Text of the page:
- i Dick Murphy resigned from office amid criticism for his role in the San Diego pension scandal and after failing to win a majority of the votes in the 2004 election. Michael Zucchet served as acting mayor for three days before he too resigned due to a corruption conviction that was later overturned. A week later, the City Council elected Toni Atkins to serve as acting mayor until a new election could be held.
- j Bob Filner resigned from office amid multiple allegations of sexual harassment. Todd Gloria served as interim mayor until a new mayor was elected.
- Garrick, David (June 7, 2016). "Faulconer re-elected, Bry looks headed to runoff". The San Diego Union-Tribune. Retrieved June 8, 2016.
- Smythe, William (1907). "Part Five: Chapter II Political Affairs and Municipal Campaigns". History of San Diego, 1542-1908: The modern city. History Co. Retrieved February 25, 2014.
- Larson, Thomas (October 28, 2004). "Elections San Diego Style". San Diego Reader. Retrieved December 22, 2012.
- "A History of San Diego Government". City of San Diego. Retrieved December 22, 2012.
- "ARTICLE XV Strong Mayor Form of Governance" (PDF). City of San Diego City Charter. City of San Diego. Retrieved December 22, 2012.
- Walker, Mark (March 10, 2014). "No pay hikes for mayor, council". U-T San Diego. Retrieved November 2, 2014.
- "City Council Rejects Salary Hikes For Mayor, Council". 10news.com. March 5, 2012. Retrieved December 4, 2012.
- Garrick, David (November 21, 2018). "Ballot measures hiking council pay, boosting transparency approved by wide margins in San Diego". The San Diego Union-Tribune. Retrieved November 7, 2018.
- "How To Run For Office Details". City of San Diego. Retrieved December 14, 2010.
- Dotinga, Randy (August 22, 2013). "The Differences Between an Interim Mayor and a Strong Mayor". Voice of San Diego. Retrieved August 30, 2013.
- "San Diego Mayor Bob Filner Resigns From Office". Mediaite. Retrieved August 23, 2013.
- "Kevin Faulconer Elected New Mayor in San Diego". NBC 7 San Diego. Retrieved February 12, 2014.
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- "Selected Chronological List of San Diego City Officials". San Diego History Center. Retrieved December 23, 2012.
- Smythe, William Ellsworth (1907). History of San Diego, 1542-1908: The modern city. San Diego, CA: History Co. p. 722.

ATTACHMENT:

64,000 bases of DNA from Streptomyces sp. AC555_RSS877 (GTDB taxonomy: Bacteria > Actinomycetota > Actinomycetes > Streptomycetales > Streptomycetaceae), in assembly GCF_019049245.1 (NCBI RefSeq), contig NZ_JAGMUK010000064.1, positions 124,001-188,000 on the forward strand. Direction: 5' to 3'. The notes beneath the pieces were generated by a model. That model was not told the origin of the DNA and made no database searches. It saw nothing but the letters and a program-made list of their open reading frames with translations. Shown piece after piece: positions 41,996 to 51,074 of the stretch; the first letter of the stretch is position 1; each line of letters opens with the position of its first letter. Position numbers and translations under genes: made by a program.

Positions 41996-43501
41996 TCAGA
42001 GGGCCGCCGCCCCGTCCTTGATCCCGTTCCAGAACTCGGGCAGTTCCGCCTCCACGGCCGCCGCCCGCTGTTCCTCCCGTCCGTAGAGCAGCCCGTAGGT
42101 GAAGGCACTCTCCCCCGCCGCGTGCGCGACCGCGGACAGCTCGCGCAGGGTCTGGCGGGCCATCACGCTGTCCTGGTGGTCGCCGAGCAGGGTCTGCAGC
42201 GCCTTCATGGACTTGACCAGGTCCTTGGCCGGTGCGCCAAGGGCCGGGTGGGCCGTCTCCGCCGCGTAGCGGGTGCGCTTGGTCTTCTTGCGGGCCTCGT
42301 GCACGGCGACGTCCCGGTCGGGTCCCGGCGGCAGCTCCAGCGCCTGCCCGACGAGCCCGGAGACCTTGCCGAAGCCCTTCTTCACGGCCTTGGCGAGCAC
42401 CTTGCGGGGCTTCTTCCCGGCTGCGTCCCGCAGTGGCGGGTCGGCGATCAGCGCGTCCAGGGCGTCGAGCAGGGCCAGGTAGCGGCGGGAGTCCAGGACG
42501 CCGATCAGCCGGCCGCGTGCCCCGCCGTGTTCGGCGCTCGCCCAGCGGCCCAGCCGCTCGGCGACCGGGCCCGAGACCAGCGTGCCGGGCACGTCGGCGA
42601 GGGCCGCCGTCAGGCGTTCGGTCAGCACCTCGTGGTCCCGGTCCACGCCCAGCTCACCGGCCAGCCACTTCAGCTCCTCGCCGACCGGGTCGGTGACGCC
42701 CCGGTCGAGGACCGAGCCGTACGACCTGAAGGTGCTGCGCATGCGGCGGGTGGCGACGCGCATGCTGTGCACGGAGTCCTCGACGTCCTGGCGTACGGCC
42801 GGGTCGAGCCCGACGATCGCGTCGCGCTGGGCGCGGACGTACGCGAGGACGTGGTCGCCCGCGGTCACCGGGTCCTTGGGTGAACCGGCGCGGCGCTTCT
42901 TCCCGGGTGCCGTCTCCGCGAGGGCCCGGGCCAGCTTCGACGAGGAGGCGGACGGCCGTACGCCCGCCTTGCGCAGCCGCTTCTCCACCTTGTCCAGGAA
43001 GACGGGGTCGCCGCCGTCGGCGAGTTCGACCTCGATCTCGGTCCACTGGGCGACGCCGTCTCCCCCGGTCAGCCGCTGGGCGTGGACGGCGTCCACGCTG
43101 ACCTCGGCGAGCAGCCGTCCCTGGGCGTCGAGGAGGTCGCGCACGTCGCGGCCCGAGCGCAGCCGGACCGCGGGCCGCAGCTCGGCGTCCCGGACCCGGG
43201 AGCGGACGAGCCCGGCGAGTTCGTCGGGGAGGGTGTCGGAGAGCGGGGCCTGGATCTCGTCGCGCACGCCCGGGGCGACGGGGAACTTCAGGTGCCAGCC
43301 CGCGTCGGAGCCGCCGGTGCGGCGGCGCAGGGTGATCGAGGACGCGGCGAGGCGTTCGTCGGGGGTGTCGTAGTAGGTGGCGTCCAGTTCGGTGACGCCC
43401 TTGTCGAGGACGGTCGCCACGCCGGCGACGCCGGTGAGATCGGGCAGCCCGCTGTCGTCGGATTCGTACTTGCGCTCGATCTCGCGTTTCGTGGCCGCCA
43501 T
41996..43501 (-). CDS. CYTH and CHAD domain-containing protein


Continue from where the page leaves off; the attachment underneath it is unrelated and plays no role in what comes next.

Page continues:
- McGrew, Clarence Alan (1922). City of San Diego and San Diego County: The Birthplace of California, Volume 1. American Historical Society. p. 428.
- "Pete Wilson". The Governors' Gallery. California State Library. Retrieved June 2, 2013.
- "Filner, Bob, (1942– )". United States Congress. Retrieved June 2, 2013.
- "William Jefferson Hunsaker (1855-1933)". Biographies. San Diego History Center. Retrieved September 4, 2013.
- "The Mayor's Resignation". The San Diego Union. November 14, 1888. p. 5. Retrieved February 26, 2014.[permanent dead link]
- Crawford, Richard (August 25, 2011). "San Diego Pioneer Moved from Newspapers to Mayor's Chair" (PDF). San Diego Union-Tribune. Retrieved February 16, 2014.
- "Forward to End Job August 1 Action Follows His Failure to Oust F. M. Lockwood as City Manager Three Councilmen and City Attorney in Line for Post as Municipal Head". Los Angeles Times. April 18, 1934. pp. A8. Retrieved September 5, 2013.
- "Hit-Run Mayor Drops Out". The New York Times. February 5, 1935. Retrieved September 5, 2013.
- "Bennett Acting Mayor of S.D. as Irones Fate Debated". Evening Tribune. February 2, 1935. p. 1. Retrieved February 26, 2014.[permanent dead link]
- "PERCY J. BENBOUGH; Mayor of San Diego Since 1935, Ex-Head of Fire, Police Groups". The New York Times. November 5, 1942. Retrieved September 5, 2013.
- "P.J. Benbough Succumbs to Lengthy Illness". The San Diego Union. November 5, 2014. p. 1. Retrieved February 26, 2014.[permanent dead link]
- "William E. Cleator, Was San Diego City Councilman". Associated Press. February 11, 1993. Retrieved February 16, 2014.
- Abrahamson, Alan (February 2, 1992). "Bailiff's Bias in Hedgecock Trial Disclosed". Los Angeles Times.
- "Election Today for S.D. Mayor". Los Angeles Times. February 25, 1986. Retrieved February 26, 2014.
- Dillon, Jeff (April 25, 2005). "San Diego mayor announces departure less than 5 months into second term". San Diego Union-Tribune. Archived from the original on November 3, 2013.
- Coffey, Daniel (October 14, 2010). "Justice undone: Michael Zucchet and Ralph Inzunza". San Diego Daily Transcript. Retrieved September 2, 2012.
- "Toni Atkins to serve as San Diego's deputy mayor until new mayor elected". San Diego Union-Tribune. North County Times Wire Service. July 26, 2005. Retrieved February 26, 2014.
- Gustafson, Craig (August 30, 2013). "Q&A with Todd Gloria, interim mayor". U-T San Diego. Retrieved August 30, 2013.